The Third Plane
Given the high priority and extraordinary press coverage of the events, the Government of Portugal crated and shipped the third and last of the three Fairey IIID hydro-aeroplanes. Yet another Portuguese Navy cruiser, the NRP Carvalho Araújo, a sister ship to the NRP República, was sent out on the mission. The third plane was christened the “Santa Cruz” by the wife of Brazil’s president. Thankfully, the remainder of the voyage was largely along the beaches and shorelines of Brazil. No long legs over water were to be flown, no great navigational challenges remained. Barring any unexpected twists, this third plane would make the trip the rest of the way to Rio de Janiero.
It was June 5 before the two men finally took off in the newly arrived third plane, the “Santa Cruz”, to continue on to Recife. They managed it in 4 hours and 30 minutes at an average speed of 67 mph, covering 300 miles. Touching down in the water at Recife, they had finally linked the two continents — Europe and South America — and had done it for Portugal, proving that nation’s once great navigational prowess remained as strong as it had been in the Golden Age, when Portuguese ships had circumnavigated the globe and opened passage to the Far East.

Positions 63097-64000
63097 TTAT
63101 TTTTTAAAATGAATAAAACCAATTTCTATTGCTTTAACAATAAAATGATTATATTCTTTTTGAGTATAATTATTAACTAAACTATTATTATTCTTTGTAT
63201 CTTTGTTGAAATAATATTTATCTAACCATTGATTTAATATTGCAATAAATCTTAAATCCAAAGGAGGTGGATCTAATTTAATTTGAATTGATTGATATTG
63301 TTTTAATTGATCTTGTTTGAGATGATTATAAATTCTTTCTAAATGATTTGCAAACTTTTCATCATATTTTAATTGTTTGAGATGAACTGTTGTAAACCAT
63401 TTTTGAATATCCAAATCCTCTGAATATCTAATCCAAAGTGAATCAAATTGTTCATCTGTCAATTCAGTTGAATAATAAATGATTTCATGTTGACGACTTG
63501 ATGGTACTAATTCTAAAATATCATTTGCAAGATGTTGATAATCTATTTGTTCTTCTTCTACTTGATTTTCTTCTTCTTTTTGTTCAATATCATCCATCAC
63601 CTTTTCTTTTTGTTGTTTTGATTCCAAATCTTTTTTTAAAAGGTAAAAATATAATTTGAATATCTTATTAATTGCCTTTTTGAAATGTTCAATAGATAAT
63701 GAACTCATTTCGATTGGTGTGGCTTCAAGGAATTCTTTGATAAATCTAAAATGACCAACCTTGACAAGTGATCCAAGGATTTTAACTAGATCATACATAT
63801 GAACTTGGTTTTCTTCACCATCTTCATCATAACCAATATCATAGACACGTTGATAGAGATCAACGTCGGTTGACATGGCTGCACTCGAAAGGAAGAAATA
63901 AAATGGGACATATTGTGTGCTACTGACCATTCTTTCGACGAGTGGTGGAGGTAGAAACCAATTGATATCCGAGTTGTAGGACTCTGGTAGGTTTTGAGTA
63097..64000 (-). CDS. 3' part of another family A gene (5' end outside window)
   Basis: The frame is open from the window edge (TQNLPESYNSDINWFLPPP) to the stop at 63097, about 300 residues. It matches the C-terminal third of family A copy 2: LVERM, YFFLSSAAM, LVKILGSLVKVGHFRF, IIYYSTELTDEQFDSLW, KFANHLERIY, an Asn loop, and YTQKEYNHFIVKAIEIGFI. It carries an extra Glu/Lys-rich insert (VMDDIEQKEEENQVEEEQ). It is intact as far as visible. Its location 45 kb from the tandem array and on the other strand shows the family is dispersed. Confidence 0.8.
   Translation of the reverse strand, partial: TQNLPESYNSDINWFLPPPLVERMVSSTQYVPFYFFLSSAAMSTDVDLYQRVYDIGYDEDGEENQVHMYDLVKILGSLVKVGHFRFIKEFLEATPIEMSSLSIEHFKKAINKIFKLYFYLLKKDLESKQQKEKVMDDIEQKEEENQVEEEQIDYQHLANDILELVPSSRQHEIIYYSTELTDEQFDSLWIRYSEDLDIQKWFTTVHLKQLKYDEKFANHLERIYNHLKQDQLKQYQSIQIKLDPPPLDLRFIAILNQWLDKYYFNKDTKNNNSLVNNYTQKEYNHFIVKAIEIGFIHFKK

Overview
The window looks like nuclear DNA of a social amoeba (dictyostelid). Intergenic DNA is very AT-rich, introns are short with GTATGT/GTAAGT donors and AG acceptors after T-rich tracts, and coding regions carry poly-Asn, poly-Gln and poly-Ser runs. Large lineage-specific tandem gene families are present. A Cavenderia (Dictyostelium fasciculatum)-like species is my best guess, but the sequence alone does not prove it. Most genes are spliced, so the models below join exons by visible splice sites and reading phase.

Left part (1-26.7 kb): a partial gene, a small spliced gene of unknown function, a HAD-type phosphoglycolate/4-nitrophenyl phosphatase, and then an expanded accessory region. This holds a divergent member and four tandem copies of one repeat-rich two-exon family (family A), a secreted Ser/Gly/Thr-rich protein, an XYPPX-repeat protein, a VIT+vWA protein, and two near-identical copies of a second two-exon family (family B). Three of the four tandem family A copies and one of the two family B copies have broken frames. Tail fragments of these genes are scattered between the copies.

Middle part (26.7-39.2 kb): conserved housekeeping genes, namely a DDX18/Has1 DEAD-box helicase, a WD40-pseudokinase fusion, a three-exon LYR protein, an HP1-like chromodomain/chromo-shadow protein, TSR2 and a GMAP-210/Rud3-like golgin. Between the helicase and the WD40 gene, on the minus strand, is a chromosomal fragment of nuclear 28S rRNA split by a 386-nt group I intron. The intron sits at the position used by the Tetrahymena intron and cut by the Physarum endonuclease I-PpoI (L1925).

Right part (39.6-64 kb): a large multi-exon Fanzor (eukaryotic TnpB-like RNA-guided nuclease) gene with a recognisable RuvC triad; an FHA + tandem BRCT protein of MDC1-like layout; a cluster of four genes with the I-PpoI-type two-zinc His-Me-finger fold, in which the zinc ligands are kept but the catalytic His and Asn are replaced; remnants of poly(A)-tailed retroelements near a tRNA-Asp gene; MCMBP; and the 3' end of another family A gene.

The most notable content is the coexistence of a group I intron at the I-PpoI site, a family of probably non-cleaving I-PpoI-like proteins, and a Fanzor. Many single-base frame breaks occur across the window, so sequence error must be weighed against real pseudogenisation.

The two men took the “Santa Cruz” down the coast of Brazil, enjoying receptions at each city along the way. Finally, on June 17, at 17:32, they touched down at Rio de Janiero, completing a trip that was, at that time, the longest over water navigation challenge in aviation history. The celebrations triggered by the success of their flight swept all of Brazil and Portugal, together in the glory of the two men who had done what had previously been thought impossible. Amidst receptions, champagne and many honors, the two aviators were greeted seemingly by every dignitary in Brazil.